And, speaking of classics, this 1980 Topps Schmidt qualifies, forever tied to the start of a dominant decade that left no doubt he was among the all-time greats.

Value: $40-45

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18) 1980 Topps Andre Dawson (#235)

1980 Topps Andre Dawson

Coming into the 1980 season, the 1977 National League Rookie of the Year winner had yet to really take the next leap toward superstardom.

Sure, Dawson was coming off two 25-home-run seasons, but it was going to take more than that to help him overcome the anonymity of baseball life in Montreal.

Good thing The Hawk was ready to crank up his game with a string of Gold Gloves, All-Star selections, and offensive showings that would establish him as one of the very best players in the game during the 1980s.

It all helped solidify Dawson’s cards as hobby favorites, and this 1980 Topps is among his more popular early issues.

Value: $40-50

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17) 1980 Topps Carl Yastrzemski and Lou Brock – 3000 hits (#1)

1980 Topps Carl Yastrzemski and Lou Brock - 3000 hits

No wonder this gem sits pretty on our list of most valuable 1980 Topps baseball cards.

I mean, how often do you see two players reach the 3000-hit plateau in the same season? Hardly ever, right?

Well, actually …

Honus Wagner and Nap Lajoie did it in 1914.

Tris Speaker and Eddie Collins did it in 1925.

Hank Aaron and Willie Mays did it in 1970.

Lou Brock and Carl Yastrzemski did it in 1979.

Robin Yount and George Brett did it in 1992.

Tony Gwynn and Wade Boggs did it in 1999.

So it’s not rare at all, as 12 of the 32 players to reach 3000 hits had to share their milestone to some degree. But you don’t usually see the two guys on the same card, right?

Right … so it’s understandable why PSA has this Yaz & Brock combo at $5.

Value: $40-50

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16) 1980 Topps Don Sutton (#440)

1980 Topps Don Sutton

By 1980, Don Sutton was a grizzled veteran of 14 major league seasons, and a bridge to great Dodger hurlers of the past like Don Drysdale and Sandy Koufax.

The question was, could he stick around long enough to help a new generation of L.A. pitchers make their marks.

Well, not only was Sutton *around* long enough to welcome the likes of Rick Sutcliffe, Steve Howe, and Fernando Valenzuela, he found a new gear in his mid-30s.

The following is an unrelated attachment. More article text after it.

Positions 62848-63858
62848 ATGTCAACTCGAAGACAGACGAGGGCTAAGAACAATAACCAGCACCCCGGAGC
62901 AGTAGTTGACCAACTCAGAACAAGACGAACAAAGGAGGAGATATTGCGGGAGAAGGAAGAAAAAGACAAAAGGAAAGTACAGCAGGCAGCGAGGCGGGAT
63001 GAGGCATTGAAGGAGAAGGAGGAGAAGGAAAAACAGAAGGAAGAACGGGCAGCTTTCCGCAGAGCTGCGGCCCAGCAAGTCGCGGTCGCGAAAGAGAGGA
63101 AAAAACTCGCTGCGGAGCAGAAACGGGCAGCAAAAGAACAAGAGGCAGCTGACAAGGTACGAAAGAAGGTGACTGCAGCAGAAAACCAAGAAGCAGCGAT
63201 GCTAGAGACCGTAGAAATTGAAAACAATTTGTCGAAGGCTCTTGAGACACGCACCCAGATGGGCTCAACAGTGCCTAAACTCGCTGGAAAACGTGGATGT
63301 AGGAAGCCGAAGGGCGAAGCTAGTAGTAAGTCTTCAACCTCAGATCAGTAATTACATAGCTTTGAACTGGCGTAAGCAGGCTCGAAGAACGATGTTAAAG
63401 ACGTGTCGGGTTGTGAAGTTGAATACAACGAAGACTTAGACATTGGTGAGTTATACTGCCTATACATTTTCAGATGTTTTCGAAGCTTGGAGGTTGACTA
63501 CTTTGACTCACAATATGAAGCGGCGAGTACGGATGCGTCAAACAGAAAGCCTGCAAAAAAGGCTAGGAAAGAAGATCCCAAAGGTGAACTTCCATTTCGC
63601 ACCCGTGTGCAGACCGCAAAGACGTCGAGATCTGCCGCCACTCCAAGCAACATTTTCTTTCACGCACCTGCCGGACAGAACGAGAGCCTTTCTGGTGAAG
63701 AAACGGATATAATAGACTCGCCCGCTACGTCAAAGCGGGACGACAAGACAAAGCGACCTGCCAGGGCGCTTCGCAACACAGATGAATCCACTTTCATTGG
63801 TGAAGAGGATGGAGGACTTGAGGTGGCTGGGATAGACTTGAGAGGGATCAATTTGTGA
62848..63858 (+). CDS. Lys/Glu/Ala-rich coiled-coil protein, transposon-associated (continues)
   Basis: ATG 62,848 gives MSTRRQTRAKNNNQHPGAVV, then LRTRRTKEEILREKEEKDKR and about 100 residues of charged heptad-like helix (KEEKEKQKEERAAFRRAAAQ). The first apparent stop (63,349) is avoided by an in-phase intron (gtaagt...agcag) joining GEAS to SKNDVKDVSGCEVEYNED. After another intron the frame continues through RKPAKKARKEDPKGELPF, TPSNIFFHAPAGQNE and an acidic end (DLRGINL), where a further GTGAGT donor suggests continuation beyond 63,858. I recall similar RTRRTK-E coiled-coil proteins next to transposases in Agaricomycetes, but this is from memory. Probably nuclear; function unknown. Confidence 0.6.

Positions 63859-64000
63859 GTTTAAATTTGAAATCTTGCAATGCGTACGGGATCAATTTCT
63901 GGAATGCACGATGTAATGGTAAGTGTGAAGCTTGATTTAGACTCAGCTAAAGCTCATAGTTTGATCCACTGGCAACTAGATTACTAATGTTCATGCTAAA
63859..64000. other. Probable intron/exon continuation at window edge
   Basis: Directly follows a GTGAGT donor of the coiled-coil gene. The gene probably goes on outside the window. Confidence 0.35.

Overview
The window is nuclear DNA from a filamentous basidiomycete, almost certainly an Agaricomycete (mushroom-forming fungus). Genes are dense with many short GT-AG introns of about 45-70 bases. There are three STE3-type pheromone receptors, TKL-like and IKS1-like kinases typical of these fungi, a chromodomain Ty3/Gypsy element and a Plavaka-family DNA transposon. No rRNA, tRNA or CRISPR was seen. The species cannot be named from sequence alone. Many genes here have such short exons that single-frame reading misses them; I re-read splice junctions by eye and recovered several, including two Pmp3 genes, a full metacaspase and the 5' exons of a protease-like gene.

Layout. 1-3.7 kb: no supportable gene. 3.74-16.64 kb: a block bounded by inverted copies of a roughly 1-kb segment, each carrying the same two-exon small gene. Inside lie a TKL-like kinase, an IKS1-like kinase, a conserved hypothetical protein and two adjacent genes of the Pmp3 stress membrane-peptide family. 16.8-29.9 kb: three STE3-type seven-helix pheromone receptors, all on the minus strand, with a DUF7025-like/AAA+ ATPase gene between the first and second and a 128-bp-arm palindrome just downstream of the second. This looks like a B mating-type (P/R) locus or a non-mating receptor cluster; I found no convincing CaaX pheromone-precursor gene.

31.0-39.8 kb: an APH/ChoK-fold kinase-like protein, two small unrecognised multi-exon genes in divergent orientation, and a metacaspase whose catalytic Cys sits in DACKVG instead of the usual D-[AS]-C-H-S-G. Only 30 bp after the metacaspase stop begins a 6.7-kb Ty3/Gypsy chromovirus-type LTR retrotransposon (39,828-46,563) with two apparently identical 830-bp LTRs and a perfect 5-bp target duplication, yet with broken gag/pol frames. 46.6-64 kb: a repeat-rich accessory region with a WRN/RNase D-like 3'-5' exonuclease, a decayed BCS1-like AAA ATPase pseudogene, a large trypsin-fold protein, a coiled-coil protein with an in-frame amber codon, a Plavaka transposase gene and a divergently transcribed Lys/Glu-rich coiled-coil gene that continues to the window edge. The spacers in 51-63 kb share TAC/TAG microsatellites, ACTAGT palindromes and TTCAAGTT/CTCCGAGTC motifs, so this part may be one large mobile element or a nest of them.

Beginning with an MLB-best 2.20 ERA in 1980, Sutton reeled off three straight sub-3.10 seasons and set his sights on 300 wins, finishing his 23-year career with 324 Ws.

That pretty much guaranteed he’d snag a Cooperstown plaque and keep his Hall of Fame cards – like this 1980 Topps classic – in the hobby limelight.

Value: $45-50

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15) 1980 Topps Tom Seaver (#500)

1980 Topps Tom Seaver

Coming off a 16-6 season to help the Reds win the NL West in 1979, Seaver seemed worse for the wear in 1980, slipping to 10-8 with an uncharacteristic 3.65 ERA.

At least collectors could find solace in Seaver’s kick-butt 1980 Topps baseball card, one of the best in the set.

Oh, and they could have also just hung on, because Tom Terrific was back to being one of baseball’s best pitchers in the strike-torn 1981 season, rendering 1980 just a pebble in the road on the way to Cooperstown.

Value: $45-50

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14) 1980 Topps Ted Simmons (#85)

1980 Topps Ted Simmons

Simmons was a five-time All-Star by the time this classic 1980 Topps card made its way to collectors.

He’d add one more Midsummer Classic to his St. Louis resume before the Cardinals shipped him to the Brewers in December of ‘80, then add a couple more for Milwaukee. Along the way, Simmons would star for his new team and eventually face his *old* team as they squared off in the 1982 World Series.

And, of course, in 2020, the Veterans Committee voted Simmons into the Hall of Fame, giving all his cards a big hobby boost

Value: $45-50

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13) 1980 Topps Carlton Fisk (#40)

1980 Topps Carlton Fisk

The 1980 Topps set was jam-packed with great catcher cards – so many that this snazzy Pudge entry isn’t even the best of the bunch.

But when it comes to the catchers themselves, there weren’t many better than Fisk as the 1980 season dawned. Or, rather, there weren’t many catchers active in 1980 who ended up better than Fisk.